literature · synopses
Two Roads to Wisdom? Chinese and Analytic Philosophical Traditions.
Peru, IL: Open Court, 2001.
Open Court Publishing:
In Two Roads to Wisdom the question about the similarities and differences between philosophical analysis in Chinese philosophy and in the western tradition is discussed in four parts. The first section is about philosophy in general – its methodology (Nicholas Rescher), also combined with the practices of philosophising (Robert Cummings Neville), its application (Adam Morton) and the art of its acquisition (Lik Kuen Tong).
Part two develops the methodological perspectives of the relationship between Chinese philosophy and philosophical analysis. The section starts off with hermeneutical questions (Chung-ying Cheng and Shu-hsien Liu), wheras questions about analysis in classical China (D.L. Hall) and the relationship to semiotics (You-zheng Li) follow.
Three test cases are discussed in the third section: metaphysical and moral transcendence in Chinese thought (Chad Hansen), the question about the self and the formation of the self in early Confucianism (Kwong-loi Shun) and, in the form of the »three dogmas« of New Confucianism, theses about the unity of heaven and humans (Yiu-ming Fung).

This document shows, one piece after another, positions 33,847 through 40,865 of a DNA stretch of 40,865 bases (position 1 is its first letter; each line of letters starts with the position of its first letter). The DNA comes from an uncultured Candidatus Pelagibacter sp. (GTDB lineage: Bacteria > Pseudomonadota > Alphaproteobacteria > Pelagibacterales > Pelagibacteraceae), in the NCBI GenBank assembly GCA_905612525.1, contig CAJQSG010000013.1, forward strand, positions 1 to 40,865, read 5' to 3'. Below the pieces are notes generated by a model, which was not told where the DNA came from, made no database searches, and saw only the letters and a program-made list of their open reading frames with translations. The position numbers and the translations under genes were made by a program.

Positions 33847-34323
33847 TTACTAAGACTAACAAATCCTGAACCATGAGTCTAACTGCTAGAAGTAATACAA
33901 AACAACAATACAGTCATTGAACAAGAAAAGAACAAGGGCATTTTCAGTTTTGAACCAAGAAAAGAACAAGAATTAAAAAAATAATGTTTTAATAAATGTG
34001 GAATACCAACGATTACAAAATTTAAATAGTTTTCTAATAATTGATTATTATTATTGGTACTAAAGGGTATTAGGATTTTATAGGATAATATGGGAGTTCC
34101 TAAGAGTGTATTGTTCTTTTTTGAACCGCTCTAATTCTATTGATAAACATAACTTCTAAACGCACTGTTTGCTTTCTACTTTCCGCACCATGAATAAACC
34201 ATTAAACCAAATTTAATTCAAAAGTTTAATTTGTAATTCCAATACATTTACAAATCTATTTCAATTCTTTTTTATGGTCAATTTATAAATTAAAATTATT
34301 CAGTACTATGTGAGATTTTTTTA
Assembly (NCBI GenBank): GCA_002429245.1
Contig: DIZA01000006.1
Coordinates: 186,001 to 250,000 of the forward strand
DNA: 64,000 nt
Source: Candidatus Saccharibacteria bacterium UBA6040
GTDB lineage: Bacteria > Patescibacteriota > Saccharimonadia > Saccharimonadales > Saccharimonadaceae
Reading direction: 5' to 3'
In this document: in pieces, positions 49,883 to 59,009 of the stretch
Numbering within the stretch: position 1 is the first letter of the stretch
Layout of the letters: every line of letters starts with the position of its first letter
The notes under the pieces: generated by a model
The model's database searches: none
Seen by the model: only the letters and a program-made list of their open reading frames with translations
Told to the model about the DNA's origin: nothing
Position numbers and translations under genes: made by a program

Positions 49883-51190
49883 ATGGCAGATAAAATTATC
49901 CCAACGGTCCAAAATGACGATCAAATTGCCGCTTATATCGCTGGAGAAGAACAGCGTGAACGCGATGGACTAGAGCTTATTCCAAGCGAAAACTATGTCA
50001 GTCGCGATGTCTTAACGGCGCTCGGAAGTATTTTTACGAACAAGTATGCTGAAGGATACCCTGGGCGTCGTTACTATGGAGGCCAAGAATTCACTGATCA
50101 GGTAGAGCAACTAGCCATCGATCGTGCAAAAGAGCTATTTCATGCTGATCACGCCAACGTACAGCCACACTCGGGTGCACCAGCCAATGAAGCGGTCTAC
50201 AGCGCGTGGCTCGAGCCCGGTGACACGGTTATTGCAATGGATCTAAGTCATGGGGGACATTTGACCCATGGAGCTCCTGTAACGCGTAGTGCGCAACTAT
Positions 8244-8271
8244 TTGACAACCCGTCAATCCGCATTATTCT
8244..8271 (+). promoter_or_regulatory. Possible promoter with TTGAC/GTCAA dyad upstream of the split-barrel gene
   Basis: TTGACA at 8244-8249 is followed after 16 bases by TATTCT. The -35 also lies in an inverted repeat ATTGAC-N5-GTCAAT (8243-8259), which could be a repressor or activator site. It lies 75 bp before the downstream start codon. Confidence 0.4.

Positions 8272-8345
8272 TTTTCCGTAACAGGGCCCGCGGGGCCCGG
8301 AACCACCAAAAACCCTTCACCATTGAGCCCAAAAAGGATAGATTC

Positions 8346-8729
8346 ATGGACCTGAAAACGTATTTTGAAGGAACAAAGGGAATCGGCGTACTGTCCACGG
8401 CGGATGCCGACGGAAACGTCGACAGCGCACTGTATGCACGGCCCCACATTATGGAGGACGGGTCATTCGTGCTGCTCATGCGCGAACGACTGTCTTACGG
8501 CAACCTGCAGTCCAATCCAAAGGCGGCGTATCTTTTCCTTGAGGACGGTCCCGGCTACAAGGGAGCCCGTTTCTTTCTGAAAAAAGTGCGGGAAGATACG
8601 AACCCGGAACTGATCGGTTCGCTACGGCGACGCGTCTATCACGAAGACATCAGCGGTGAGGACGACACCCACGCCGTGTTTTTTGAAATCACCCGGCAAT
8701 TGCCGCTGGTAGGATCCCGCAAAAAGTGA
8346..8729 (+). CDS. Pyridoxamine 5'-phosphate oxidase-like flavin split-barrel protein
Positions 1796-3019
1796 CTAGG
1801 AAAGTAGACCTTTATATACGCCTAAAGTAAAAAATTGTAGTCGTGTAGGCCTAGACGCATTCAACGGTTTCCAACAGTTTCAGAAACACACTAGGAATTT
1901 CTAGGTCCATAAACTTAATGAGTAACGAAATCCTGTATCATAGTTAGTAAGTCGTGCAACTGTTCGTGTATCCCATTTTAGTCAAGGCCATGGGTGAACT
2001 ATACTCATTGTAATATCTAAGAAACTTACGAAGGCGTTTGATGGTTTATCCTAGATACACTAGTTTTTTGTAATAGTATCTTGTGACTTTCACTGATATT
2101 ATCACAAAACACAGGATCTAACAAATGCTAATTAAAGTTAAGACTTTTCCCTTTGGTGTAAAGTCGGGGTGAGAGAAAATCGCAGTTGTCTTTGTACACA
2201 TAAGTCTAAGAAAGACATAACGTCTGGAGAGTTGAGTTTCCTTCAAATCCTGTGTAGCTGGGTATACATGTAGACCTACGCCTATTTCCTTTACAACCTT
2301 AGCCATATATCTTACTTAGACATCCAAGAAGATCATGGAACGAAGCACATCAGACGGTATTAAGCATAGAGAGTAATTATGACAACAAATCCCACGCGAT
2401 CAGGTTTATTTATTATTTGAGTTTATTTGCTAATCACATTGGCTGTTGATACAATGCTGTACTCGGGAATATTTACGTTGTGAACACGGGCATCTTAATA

The final section is devoted to methodological questions about comparative philosophy, including the »myth« behind such philosophy (Robert E. Allison), an »Aristotelian method« for saving the phenomena (Ji-yuan Yu and Nicholas Bunnin), the comparison between Mencius and Augustine regarding the question of evil (Bryan Van Norden) and the analysis of the structure of philosophical methodology (Bo Mou).
Whichever philosophical traditions are compared, the aim of the comparison is not to reach uniformity but a consciousness of diversity, as Donald Davidson emphasises in his foreword: